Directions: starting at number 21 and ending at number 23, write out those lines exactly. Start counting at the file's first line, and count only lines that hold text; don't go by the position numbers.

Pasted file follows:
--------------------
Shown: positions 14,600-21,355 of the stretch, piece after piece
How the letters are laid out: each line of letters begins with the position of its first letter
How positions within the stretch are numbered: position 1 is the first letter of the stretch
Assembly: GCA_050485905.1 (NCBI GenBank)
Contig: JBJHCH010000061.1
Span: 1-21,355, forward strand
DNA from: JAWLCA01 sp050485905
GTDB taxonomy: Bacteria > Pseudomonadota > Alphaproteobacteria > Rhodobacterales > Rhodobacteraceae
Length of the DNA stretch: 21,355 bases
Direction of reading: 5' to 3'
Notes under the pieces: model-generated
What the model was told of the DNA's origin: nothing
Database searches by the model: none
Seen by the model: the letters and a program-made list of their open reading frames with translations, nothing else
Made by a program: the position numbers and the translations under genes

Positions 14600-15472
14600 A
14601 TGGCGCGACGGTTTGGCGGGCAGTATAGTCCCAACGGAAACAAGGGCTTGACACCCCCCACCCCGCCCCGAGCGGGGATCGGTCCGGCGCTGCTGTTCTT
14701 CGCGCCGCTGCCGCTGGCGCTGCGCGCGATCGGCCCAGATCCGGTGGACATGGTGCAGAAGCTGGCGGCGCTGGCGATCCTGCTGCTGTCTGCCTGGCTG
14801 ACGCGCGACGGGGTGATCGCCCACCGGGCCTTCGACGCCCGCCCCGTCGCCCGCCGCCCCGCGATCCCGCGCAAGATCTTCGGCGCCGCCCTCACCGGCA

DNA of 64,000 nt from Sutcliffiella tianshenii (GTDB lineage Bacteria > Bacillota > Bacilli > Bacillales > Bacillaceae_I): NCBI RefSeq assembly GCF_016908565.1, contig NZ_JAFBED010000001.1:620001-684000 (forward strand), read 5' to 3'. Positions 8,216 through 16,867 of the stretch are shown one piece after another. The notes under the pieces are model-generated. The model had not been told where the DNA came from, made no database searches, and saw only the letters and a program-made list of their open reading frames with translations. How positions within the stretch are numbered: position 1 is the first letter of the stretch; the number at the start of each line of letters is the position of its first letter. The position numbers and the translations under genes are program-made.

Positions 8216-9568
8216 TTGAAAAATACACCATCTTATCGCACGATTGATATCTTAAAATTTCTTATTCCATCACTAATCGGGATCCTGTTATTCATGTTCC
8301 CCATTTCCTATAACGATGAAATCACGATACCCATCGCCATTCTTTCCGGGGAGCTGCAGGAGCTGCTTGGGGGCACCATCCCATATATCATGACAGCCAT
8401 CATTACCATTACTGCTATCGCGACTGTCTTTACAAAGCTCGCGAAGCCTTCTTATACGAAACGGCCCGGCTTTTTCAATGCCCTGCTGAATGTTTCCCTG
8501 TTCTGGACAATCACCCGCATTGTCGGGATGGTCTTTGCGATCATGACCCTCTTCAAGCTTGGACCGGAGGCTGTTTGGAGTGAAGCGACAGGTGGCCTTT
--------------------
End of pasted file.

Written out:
DNA of 64,000 nt from Sutcliffiella tianshenii (GTDB lineage Bacteria > Bacillota > Bacilli > Bacillales > Bacillaceae_I): NCBI RefSeq assembly GCF_016908565.1, contig NZ_JAFBED010000001.1:620001-684000 (forward strand), read 5' to 3'. Positions 8,216 through 16,867 of the stretch are shown one piece after another. The notes under the pieces are model-generated. The model had not been told where the DNA came from, made no database searches, and saw only the letters and a program-made list of their open reading frames with translations. How positions within the stretch are numbered: position 1 is the first letter of the stretch; the number at the start of each line of letters is the position of its first letter. The position numbers and the translations under genes are program-made.

Positions 8216-9568
8216 TTGAAAAATACACCATCTTATCGCACGATTGATATCTTAAAATTTCTTATTCCATCACTAATCGGGATCCTGTTATTCATGTTCC